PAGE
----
The ability to access and use energy – to be able to stay warm, clean and heat food – is essential for a basic standard of living, yet a significant proportion of society are still considered to be fuel poor.
Many people in the UK struggle to get access to the cheapest energy, afford the most efficient technology or know the best way to use the energy they buy.
The annual fuel poverty figures released this week by BEIS are moving in the right direction. They show a general improvement in the headline figures, with a reduction of 18,000 households living in fuel poverty.
However, they also highlight that we still have some way to go, as the improvements are mainly due to fuel prices (the prepayment meter price cap has contributed to reduction of energy prices mainly for low income households) and rising incomes for poorer households due to the introduction of the National Living Wage.
There are major gains to be made for these households as the energy system changes due to the three Ds – decarbonisation, digitalisation and decentralisation. As Ofgem has pointed out in this week’s consultation on its consumer vulnerability strategy for 2025, it is often felt that innovation will likely not benefit the most vulnerable.
But we truly believe that, as Ofgem said in their consultation, ‘positive innovation for consumers in vulnerable situations is possible’.
There are many examples where innovation could be used to create positive impact for consumers. For instance, finding these fuel poor households is something many in the industry struggle with.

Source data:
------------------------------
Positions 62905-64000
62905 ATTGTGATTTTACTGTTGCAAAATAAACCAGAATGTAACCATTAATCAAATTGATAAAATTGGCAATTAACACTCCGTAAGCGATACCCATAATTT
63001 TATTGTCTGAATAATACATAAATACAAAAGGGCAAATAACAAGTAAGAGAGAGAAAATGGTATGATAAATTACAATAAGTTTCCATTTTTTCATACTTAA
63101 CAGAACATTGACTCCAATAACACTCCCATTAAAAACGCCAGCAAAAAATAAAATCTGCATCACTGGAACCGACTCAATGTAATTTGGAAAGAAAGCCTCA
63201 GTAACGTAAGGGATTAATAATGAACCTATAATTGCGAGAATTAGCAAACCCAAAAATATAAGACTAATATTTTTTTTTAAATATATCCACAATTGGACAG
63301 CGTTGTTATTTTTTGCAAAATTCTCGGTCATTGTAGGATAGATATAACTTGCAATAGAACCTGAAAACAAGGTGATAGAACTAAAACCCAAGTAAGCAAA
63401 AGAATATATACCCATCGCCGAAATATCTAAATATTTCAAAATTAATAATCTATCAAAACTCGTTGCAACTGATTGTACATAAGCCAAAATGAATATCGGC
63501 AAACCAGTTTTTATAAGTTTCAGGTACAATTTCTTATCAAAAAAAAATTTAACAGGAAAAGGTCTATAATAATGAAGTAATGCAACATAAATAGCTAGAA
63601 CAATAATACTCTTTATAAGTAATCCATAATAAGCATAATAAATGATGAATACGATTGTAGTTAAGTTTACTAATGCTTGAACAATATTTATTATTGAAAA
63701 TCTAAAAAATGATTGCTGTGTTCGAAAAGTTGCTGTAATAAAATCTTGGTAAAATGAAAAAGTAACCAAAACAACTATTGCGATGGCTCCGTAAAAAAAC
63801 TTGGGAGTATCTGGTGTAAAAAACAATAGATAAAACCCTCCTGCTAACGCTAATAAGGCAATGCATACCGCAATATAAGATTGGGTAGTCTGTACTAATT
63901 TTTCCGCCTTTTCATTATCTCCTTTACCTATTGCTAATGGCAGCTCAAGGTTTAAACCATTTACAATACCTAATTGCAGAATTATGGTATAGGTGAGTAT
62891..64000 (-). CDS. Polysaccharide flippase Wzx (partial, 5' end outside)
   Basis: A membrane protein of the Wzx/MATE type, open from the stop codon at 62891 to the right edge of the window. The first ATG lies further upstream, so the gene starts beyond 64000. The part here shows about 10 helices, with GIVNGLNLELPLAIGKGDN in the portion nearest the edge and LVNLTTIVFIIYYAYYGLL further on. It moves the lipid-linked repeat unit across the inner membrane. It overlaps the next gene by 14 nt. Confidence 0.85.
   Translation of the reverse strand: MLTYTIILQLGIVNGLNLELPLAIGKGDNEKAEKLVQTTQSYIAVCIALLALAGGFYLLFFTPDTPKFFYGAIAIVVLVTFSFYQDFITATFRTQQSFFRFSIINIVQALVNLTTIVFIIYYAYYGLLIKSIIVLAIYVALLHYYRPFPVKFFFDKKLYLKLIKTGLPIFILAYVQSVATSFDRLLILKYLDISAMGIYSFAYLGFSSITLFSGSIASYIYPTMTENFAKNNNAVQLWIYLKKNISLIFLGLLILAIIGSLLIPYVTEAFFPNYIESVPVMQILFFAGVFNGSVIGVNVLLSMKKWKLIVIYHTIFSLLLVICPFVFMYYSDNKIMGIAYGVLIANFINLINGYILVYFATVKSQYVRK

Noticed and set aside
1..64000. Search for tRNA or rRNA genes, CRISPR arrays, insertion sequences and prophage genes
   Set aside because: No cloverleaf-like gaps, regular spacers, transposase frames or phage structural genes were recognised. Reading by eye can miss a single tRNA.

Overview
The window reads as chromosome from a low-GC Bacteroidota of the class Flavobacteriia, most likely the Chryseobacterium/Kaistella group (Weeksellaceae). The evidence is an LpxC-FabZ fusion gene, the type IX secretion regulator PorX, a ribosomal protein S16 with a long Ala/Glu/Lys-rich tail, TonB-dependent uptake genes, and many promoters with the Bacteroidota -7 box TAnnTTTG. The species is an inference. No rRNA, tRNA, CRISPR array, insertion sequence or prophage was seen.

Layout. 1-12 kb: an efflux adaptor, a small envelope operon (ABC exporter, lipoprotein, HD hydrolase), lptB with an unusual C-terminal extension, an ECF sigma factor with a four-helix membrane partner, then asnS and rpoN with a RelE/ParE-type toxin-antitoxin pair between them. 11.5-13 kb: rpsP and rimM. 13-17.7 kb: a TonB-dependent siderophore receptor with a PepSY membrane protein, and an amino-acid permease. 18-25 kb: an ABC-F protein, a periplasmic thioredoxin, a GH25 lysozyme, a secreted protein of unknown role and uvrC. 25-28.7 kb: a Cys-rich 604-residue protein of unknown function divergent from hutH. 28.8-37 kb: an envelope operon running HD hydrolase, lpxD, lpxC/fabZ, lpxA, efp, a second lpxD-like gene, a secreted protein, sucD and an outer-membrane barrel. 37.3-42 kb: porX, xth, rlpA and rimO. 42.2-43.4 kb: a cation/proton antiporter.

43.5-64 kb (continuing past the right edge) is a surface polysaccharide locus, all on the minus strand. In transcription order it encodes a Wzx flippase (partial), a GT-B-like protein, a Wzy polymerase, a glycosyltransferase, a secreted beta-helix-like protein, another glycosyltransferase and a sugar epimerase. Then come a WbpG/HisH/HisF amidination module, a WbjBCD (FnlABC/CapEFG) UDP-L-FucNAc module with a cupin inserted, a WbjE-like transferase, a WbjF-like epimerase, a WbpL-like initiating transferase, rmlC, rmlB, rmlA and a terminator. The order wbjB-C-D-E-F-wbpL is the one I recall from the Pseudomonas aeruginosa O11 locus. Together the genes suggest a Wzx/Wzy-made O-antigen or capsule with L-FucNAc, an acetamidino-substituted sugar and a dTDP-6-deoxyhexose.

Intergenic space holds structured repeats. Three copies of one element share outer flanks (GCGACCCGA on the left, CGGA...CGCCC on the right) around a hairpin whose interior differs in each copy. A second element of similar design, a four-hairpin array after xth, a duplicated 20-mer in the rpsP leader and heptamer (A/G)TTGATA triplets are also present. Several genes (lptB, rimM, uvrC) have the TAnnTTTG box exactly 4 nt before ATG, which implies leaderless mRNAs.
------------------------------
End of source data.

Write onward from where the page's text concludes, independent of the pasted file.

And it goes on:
Innovative products and services could look at what data could be used, shared and acted upon to understand the quickest, cheapest and most appropriate ways to identify these consumers and support them. Designing and testing means of identifying the households experiencing these issues could be a significant way forward.
Efforts could also be made to make better use of new and existing data to be proactive in supporting vulnerable customers, whether that be to understand if and when people are self-disconnecting, when people are living in dangerously cold homes, or when vulnerable households may not have access to energy because of maintenance or power cuts.
To tackle this problem more effectively and harness these opportunities, we need to develop our understanding of it. 1.7% of public and private sector spending goes on research and development – yet none of the public funding spent on fuel poverty is currently allocated to this.
There is great space for innovation on heating to provide healthier homes. With excess cold in UK homes estimated to cost £848 million per year to the NHS1, Energy Systems Catapult will soon be looking at how innovation could provide warmer homes for those struggling with health issues.
In work that will involve real households in fuel poverty, we will design and test how energy innovation could help these consumers with new ways of engaging with energy – such as buying it as a service instead of in kilowatt hours as is being trialed in our Living Lab.
This pioneering work forms part of the Catapult’s commitment to ensuring nobody is left behind from the transition to a low carbon energy system.